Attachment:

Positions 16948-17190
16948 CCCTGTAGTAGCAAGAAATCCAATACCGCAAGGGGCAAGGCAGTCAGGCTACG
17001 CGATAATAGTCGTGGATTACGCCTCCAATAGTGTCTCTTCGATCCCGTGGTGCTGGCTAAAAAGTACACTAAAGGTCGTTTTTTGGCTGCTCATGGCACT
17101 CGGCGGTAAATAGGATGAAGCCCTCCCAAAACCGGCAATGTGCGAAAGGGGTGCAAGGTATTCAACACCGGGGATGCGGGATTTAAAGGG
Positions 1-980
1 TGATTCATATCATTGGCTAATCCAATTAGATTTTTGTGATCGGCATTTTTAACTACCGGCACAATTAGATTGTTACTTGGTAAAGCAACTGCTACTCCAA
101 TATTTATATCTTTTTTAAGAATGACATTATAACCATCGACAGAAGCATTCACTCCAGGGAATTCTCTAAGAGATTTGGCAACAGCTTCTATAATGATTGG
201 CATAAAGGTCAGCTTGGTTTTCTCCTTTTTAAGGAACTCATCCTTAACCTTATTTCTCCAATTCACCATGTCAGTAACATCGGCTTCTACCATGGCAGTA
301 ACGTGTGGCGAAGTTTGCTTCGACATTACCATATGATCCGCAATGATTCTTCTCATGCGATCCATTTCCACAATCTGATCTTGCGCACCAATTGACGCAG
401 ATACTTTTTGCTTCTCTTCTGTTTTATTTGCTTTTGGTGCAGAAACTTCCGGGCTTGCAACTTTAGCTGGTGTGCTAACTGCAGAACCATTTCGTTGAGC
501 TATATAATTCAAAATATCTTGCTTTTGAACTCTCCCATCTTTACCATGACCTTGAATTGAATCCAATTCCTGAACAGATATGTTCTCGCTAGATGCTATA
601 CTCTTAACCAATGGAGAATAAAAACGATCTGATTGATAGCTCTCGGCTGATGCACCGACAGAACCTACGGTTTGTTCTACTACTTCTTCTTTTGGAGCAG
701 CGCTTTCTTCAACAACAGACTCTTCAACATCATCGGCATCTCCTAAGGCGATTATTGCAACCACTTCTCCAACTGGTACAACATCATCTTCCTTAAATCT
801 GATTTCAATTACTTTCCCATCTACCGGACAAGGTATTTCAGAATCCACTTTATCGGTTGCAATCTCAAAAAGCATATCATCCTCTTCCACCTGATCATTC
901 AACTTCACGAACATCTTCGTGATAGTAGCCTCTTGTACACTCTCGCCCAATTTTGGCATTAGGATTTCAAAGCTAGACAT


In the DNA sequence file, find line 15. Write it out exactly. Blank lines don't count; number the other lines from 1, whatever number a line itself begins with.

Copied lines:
901 AACTTCACGAACATCTTCGTGATAGTAGCCTCTTGTACACTCTCGCCCAATTTTGGCATTAGGATTTCAAAGCTAGACAT